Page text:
E-levy: Mobile Money vendors to withdraw services in protest against “regressive” policy


Mobile Money vendors across Ghana will withdraw services in protest against the government’s new Electronic Transaction Levy (E-Levy) policy starting Thursday, 23 December, 2021.

A group known as the Association of Mobile Money Agents which is leading the charge has asked its members to suspend operations to protest against the policy which they describe as “regressive” and could throw them out of business.

The one day event will see various mobile money agents converge at Obra Spot in Accra where they will march through the principal streets of the nations capital and later petition the leadership of Parliament.

“The Union wishes to inform the public, customers, and users of mobile money that as part of actions to register our total displeasure with the government’s proposed e-levy of 1.75%, we deem it necessary to embark on an Industrial action. As an Association that implements all Mobile Money policies through our operators, we see this levy as very regressive and critical to the survival of our businesses”, a statement signed by its General Secretary, Evans Otumfuo.

“Consequently, as part of our demonstration on Thursday, December 23, 2021, our services as Mobile Money Agents will not be accessible across the country. All Agents will go on strike, hence all outlets will remain closed. If all efforts remain futile, an Indefinite action would be taken thereafter. For your use and records.”

MPs must vote for E-levy to develop constituencies, says Kyei-Mensah-Bonsu

Ahead of a showdown in Parliament on the fate of the controversial levy,

Majority Leader Osei Kyei-Mensah-Bonsu has rallied parliamentarians to vote massively for the passage of the E-Levy on Monday (20 December) when Parliament resumes.

Speaking at the New Patriotic Party (NPP) national delegates’ conference in Kumasi on Sunday, the MP for Suame said the electronic levy is a game-changer aimed at accelerating development in the various constituencies.

“The E-levy is a major booster for development. Don’t vote against it. It will help build schools, hospitals among others in your constituencies,” Kyei-Mensah-Bonsu said.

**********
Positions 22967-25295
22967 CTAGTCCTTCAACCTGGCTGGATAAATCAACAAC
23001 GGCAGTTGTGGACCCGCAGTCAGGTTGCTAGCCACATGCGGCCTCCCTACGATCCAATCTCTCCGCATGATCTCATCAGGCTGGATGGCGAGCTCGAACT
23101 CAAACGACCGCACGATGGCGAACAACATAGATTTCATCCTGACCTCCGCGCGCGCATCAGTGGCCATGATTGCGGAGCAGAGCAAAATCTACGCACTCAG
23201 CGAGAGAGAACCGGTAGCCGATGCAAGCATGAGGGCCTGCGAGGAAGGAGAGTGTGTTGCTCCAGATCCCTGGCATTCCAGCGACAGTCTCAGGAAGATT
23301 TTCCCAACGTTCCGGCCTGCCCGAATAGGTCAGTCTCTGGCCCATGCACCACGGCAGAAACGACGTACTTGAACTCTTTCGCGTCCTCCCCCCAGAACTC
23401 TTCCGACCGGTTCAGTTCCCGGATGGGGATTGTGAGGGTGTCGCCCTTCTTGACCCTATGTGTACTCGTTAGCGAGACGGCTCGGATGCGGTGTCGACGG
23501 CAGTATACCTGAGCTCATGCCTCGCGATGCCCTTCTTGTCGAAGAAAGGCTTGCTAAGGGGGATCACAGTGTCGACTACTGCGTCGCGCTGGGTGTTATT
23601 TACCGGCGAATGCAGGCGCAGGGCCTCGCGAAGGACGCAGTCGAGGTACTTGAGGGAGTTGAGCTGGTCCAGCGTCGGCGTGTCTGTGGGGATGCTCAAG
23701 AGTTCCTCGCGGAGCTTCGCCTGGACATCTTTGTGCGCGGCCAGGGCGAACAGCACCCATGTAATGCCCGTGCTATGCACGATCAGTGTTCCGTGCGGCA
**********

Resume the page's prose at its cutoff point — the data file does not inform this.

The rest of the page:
Minority against E-Levy

Meanwhile, the Minority in Parliament has said it is still committed to exploring all available legal avenues to get government to rescind its decision to introduce the E-Levy.

It comes after Parliament on Saturday (18 December) approved the 2022 Appropriations Bill without the much-talked about E-Levy.

A statement issued by the Minority said it has always demonstrated commitment to good governance, the 1992 constitution and the standing orders of parliament.

“The minority group in parliament have since the beginning of this parliament demonstrated fidelity to the collective aspirations of the people of this country and most importantly to the constitution of the republic. In commitment to these democratic tenets, the group on some occasions have been the subject of attacks by otherwise concerned members of its own political party. It is therefore without basis for anyone to suggest that this minority group seeks to obstruct government business at the least opportunity,” the Minority statement said.

“On the contrary, we have at every instance demonstrated commitment to good governance, the 1992 constitution and the standing orders of parliament. An objective overview of the group’s stance on the current budget amplifies our fidelity to the national interest.”

“We in the Minority remain committed to exploring lawful and democratic means of getting the government to abandon this insensitive, obnoxious and regressive tax. Absolutely nothing can be more Ghanaian and progressive at this stage, than a demand that Government consider the economic challenges of the ordinary Ghanaian in rolling out taxes,” it added.


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